X-linked severe combined immunodeficiency (SCID-Xl) is uniformly fatal in the first years of life if left untreated. Hematopoietic stem cell (HSC) gene therapy offers the best therapeutic option for many patients who do not have HLA-matched donors. In SCID-Xl clinical studies gammaretroviral vector proviruses have dysregulated nearby proto-oncogenes including LM02, leading to clonal expansion and in some cases frank leukemia. Thus, safer vector systems that are less likely to transactivate proto-oncogenes are needed for SC1D-X1 gene therapy. FV vectors may be a safer alternative to the gammaretroviral vectors used for SCID- Xl clinical trials. They have a favorable integration profile with respect to integration near proto-oncogenes and a reduced propensity to transactivate nearby genes relative to gammaretroviral and lentiviral vectors. Our long term goal is to develop safer and more effective FV vectors for HSC gene therapy, and to better understand the relative risks of using these vectors. Additionally, we would like to better understand host restriction mechanisms that impact FVs. If host restriction mechanisms can be identified and eliminated from the cells used to produce FV vectors, FV vector titers may be improved. This would reduce the costs of future clinical trials, potentially leading to increased use of FV vectors in the clinic. Our objectives in this application are to establish the relative safety of FV vectors using a novel approach to assess genotoxicity, to develop safer insulated FV vectors, and to improve the efficiency of FV vector production. We will employ an innovative shuttle vector approach that does not rely on PCR-based exponential amplification to better understand potential FV vector genotoxicity. Our proposal is highly integrated with the other program Projects. We will collaborate to test our novel insulated FV SCID-Xl vectors in the mouse (Project 1) and dog (Project 2) SCID-Xl models using this novel shuttle vector approach to generate highly significant pre- clinical data. Our central hypothesis is that FV vector safety and efficiency of production can be improved. The proposed research is significant because it is expected to lead to the use of FV vectors in the clinic for life-threatening diseases including SCID-Xl.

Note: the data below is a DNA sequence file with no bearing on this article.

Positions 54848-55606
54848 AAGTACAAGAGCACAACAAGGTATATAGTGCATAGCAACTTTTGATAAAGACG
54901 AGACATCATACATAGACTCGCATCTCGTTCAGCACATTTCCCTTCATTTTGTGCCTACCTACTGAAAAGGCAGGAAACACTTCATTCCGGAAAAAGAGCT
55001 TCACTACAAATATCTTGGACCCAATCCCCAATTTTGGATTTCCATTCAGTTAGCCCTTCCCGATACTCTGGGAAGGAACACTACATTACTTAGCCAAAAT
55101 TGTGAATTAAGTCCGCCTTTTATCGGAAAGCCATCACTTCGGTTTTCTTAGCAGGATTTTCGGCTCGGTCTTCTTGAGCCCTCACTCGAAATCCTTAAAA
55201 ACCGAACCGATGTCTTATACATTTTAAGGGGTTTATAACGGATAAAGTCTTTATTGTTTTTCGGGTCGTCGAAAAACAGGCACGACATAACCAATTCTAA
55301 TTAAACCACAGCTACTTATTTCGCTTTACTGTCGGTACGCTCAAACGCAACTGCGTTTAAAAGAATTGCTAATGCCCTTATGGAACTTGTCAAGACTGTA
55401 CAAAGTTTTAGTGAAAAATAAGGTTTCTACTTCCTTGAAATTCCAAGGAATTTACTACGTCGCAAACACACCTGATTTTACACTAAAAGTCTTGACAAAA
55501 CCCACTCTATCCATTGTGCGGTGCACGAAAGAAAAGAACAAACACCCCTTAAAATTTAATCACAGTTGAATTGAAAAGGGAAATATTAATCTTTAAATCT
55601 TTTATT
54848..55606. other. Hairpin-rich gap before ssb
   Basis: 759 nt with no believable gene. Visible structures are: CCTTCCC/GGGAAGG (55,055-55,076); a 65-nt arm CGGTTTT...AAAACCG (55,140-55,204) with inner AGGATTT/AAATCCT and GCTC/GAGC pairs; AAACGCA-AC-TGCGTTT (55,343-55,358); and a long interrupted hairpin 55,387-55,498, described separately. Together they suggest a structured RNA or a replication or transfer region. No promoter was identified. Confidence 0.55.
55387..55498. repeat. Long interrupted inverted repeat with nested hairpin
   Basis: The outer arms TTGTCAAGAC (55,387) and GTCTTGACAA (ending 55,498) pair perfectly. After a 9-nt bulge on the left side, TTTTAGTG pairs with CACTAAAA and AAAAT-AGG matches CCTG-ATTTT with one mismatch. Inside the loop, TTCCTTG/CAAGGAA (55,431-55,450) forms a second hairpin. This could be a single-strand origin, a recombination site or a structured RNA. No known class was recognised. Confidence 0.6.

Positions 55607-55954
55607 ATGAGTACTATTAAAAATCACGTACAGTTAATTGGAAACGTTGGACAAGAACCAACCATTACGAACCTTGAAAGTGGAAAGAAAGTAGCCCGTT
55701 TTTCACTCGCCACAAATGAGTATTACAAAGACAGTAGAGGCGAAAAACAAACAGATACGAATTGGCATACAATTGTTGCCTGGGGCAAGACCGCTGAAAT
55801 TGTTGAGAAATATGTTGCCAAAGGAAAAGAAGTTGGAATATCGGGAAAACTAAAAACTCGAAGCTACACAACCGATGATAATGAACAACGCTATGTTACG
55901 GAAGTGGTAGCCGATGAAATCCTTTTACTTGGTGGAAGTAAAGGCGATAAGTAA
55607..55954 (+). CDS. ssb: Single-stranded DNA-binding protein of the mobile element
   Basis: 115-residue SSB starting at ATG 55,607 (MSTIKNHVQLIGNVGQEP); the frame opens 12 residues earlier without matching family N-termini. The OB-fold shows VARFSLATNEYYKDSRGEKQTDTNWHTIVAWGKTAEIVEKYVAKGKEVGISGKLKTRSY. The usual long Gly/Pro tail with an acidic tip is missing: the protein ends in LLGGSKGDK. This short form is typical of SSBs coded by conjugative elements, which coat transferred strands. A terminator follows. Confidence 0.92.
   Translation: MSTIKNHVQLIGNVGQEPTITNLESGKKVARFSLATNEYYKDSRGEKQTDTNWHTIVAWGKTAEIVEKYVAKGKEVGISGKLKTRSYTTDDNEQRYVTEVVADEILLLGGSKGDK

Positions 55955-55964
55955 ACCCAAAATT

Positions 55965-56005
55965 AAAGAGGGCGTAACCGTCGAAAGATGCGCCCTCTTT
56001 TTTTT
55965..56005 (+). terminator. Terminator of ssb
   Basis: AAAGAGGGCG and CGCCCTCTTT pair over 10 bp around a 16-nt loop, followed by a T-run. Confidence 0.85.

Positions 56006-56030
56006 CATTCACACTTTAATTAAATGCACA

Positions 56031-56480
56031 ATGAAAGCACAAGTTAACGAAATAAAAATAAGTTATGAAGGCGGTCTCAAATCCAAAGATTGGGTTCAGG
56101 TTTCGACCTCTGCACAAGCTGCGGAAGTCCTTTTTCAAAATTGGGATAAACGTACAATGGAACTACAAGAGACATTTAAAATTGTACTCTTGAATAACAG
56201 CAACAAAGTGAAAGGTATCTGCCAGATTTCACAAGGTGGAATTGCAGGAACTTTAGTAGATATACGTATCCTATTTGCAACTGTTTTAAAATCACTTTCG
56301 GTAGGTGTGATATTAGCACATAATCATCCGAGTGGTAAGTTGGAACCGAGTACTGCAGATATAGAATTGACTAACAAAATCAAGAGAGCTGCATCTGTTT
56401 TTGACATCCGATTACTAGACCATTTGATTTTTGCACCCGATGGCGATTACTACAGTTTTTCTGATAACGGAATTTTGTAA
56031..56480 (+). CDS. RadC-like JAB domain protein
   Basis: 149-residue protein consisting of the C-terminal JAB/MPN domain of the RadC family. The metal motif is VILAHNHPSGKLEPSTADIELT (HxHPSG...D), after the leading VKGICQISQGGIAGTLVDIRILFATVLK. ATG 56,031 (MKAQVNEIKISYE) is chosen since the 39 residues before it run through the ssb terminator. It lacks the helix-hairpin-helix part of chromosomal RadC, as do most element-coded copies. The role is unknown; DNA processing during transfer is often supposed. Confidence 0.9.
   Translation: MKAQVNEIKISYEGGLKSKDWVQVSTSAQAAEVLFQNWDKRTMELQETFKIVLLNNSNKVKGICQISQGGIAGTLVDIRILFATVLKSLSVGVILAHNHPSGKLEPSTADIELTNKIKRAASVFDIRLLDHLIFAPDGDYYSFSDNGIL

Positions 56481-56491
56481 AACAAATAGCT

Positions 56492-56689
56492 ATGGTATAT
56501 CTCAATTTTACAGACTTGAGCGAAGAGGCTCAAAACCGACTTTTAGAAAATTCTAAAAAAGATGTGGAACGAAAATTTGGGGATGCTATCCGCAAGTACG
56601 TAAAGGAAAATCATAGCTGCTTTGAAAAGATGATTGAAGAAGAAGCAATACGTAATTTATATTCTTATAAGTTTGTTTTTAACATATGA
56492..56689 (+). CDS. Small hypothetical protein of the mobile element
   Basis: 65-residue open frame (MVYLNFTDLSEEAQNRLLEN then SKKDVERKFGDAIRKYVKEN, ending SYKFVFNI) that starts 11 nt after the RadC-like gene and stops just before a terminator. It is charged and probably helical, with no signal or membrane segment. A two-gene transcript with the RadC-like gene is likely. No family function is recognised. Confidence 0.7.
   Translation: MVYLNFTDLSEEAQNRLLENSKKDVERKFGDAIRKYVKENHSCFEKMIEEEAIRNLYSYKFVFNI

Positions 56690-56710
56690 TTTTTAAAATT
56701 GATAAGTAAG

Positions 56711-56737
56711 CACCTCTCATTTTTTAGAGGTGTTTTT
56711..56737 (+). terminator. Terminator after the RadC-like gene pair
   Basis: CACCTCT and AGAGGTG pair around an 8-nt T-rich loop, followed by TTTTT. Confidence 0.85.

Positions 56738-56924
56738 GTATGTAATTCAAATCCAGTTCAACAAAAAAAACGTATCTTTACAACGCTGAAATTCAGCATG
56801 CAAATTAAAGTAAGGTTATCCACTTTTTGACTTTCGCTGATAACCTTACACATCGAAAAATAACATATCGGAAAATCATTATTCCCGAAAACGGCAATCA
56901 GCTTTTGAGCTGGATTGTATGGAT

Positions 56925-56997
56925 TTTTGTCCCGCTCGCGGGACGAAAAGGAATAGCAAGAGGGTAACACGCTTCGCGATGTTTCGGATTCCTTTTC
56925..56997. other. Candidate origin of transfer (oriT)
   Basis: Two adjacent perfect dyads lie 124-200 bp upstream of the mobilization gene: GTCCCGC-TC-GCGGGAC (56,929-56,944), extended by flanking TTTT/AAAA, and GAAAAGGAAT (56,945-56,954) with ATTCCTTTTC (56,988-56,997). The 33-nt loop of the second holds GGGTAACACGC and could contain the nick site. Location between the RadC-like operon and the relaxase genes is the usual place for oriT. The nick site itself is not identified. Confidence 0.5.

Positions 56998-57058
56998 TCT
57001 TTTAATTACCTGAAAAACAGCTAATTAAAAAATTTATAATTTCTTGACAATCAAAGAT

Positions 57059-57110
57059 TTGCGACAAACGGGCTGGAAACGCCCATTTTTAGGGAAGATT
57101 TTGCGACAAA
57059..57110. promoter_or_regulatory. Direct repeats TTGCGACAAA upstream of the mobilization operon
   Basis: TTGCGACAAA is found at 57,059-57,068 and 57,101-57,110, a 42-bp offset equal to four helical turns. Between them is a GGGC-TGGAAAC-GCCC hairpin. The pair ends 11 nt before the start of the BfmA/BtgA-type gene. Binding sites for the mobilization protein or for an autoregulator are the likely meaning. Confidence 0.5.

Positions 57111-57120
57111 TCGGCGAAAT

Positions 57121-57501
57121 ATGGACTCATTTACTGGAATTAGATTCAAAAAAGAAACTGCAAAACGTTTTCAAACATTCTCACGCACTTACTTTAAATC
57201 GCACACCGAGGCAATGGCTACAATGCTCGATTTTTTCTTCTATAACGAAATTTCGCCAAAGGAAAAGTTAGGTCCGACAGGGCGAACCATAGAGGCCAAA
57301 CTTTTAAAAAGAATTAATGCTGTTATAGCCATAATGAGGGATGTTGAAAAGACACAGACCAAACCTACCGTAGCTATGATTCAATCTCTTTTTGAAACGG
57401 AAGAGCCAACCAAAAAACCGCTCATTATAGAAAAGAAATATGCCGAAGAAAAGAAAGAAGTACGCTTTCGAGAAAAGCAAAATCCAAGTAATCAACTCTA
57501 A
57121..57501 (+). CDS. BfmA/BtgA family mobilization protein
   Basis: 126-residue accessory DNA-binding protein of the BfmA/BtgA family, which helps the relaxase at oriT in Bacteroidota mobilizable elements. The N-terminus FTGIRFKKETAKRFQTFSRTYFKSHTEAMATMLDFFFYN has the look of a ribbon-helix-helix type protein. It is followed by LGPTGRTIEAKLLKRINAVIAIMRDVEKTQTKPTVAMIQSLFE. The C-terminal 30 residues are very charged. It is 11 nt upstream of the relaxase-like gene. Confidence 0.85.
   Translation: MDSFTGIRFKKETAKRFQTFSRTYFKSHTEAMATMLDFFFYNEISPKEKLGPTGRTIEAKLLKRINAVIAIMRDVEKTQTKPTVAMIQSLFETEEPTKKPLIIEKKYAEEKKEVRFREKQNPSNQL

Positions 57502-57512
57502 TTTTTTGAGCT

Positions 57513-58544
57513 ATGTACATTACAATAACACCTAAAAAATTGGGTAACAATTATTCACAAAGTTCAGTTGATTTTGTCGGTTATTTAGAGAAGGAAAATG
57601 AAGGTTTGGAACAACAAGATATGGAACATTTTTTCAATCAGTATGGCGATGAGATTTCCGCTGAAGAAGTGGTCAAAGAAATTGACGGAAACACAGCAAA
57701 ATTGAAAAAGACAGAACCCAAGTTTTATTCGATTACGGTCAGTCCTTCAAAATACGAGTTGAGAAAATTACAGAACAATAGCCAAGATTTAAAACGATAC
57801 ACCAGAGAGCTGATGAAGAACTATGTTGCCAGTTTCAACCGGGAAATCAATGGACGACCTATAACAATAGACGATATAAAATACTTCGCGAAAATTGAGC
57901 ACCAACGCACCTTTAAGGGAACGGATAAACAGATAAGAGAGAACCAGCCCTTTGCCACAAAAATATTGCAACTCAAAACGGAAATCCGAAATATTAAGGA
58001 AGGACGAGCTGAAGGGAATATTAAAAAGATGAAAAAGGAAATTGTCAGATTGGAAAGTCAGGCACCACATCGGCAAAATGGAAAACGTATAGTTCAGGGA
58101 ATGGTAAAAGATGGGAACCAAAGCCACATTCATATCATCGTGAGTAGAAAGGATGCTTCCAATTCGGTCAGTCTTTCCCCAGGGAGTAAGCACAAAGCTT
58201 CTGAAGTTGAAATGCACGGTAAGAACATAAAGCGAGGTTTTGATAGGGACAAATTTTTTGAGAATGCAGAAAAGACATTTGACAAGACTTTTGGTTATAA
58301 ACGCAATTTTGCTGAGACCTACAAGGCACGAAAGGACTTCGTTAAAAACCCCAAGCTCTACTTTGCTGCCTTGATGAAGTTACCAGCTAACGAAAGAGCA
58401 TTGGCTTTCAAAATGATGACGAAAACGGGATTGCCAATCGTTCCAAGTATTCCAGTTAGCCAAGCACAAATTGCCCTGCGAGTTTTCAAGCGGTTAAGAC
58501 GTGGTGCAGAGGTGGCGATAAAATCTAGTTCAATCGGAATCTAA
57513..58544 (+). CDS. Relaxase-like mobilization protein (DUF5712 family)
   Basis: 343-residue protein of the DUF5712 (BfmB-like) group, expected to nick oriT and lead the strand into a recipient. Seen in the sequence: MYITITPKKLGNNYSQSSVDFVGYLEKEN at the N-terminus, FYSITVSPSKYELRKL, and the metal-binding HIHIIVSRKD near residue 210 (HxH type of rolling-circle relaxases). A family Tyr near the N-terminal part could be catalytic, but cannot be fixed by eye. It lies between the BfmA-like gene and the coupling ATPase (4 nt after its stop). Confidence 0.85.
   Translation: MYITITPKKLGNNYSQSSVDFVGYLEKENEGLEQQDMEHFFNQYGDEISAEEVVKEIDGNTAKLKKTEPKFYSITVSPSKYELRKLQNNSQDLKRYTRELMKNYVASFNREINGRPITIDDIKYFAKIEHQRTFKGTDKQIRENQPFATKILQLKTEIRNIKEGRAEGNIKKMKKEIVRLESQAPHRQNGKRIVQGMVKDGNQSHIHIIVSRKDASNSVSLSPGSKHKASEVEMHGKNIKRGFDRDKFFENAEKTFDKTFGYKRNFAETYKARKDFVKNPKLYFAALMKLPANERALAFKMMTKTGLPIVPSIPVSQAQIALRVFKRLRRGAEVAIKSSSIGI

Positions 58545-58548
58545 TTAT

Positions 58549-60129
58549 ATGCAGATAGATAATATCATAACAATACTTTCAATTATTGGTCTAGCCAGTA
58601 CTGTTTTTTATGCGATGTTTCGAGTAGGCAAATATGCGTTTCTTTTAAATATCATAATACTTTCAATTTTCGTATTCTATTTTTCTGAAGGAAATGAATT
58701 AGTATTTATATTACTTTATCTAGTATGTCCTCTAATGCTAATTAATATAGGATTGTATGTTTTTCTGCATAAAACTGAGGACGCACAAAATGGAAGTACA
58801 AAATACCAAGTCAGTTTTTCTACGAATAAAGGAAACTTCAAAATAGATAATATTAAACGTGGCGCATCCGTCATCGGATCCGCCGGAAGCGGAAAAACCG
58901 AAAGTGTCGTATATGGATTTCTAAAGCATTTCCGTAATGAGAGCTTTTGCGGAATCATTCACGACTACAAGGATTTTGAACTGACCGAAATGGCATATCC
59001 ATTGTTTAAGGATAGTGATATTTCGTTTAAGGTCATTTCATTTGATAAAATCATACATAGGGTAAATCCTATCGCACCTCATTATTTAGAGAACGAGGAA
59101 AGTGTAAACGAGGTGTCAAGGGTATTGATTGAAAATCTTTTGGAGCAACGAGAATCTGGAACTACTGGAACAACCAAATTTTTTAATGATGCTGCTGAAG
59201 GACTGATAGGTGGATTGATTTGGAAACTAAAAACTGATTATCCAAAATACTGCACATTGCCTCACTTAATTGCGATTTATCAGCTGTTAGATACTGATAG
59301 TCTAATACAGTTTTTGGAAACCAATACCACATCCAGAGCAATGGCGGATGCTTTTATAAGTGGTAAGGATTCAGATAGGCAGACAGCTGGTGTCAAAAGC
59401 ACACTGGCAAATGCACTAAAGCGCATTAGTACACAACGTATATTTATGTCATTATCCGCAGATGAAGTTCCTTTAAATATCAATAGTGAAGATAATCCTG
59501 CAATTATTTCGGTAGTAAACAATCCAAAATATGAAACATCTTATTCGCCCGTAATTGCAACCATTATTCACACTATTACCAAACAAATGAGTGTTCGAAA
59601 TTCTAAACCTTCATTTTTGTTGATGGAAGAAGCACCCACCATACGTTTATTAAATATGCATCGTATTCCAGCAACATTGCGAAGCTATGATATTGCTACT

The proposed project is directly related to public health because developing improved methods to assess vector genotoxicity, and developing safer and more effective gene therapy vectors is expected to lead to successful treatment of SCID-Xl and other hematopoietic diseases. The proposed research is thus directly related to the NIH's mission to develop innovative research strategies and apply them to improve human health.
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